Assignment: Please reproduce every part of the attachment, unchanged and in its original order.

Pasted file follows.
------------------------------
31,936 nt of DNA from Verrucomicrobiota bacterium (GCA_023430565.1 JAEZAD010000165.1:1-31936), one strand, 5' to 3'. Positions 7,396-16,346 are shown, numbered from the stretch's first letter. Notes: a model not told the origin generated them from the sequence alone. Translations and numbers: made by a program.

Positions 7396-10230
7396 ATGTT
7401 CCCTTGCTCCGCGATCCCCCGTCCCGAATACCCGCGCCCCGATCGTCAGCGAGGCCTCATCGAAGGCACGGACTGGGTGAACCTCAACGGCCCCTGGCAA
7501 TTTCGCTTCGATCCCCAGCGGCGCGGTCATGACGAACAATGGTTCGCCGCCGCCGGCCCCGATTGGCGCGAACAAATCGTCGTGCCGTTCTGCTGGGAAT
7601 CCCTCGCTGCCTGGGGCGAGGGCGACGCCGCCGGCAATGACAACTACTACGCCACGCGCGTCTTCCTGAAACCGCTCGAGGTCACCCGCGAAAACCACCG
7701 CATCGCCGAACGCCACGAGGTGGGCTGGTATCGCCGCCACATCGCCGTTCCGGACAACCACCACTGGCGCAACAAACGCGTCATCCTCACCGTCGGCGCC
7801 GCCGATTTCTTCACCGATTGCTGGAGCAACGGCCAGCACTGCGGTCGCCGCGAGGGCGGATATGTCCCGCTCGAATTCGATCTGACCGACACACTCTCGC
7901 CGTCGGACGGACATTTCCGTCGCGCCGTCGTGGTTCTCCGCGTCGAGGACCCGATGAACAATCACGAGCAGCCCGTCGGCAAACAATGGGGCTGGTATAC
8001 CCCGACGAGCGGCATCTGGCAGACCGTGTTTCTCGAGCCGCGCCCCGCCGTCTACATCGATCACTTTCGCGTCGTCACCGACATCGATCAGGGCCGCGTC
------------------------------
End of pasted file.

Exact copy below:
31,936 nt of DNA from Verrucomicrobiota bacterium (GCA_023430565.1 JAEZAD010000165.1:1-31936), one strand, 5' to 3'. Positions 7,396-16,346 are shown, numbered from the stretch's first letter. Notes: a model not told the origin generated them from the sequence alone. Translations and numbers: made by a program.

Positions 7396-10230
7396 ATGTT
7401 CCCTTGCTCCGCGATCCCCCGTCCCGAATACCCGCGCCCCGATCGTCAGCGAGGCCTCATCGAAGGCACGGACTGGGTGAACCTCAACGGCCCCTGGCAA
7501 TTTCGCTTCGATCCCCAGCGGCGCGGTCATGACGAACAATGGTTCGCCGCCGCCGGCCCCGATTGGCGCGAACAAATCGTCGTGCCGTTCTGCTGGGAAT
7601 CCCTCGCTGCCTGGGGCGAGGGCGACGCCGCCGGCAATGACAACTACTACGCCACGCGCGTCTTCCTGAAACCGCTCGAGGTCACCCGCGAAAACCACCG
7701 CATCGCCGAACGCCACGAGGTGGGCTGGTATCGCCGCCACATCGCCGTTCCGGACAACCACCACTGGCGCAACAAACGCGTCATCCTCACCGTCGGCGCC
7801 GCCGATTTCTTCACCGATTGCTGGAGCAACGGCCAGCACTGCGGTCGCCGCGAGGGCGGATATGTCCCGCTCGAATTCGATCTGACCGACACACTCTCGC
7901 CGTCGGACGGACATTTCCGTCGCGCCGTCGTGGTTCTCCGCGTCGAGGACCCGATGAACAATCACGAGCAGCCCGTCGGCAAACAATGGGGCTGGTATAC
8001 CCCGACGAGCGGCATCTGGCAGACCGTGTTTCTCGAGCCGCGCCCCGCCGTCTACATCGATCACTTTCGCGTCGTCACCGACATCGATCAGGGCCGCGTC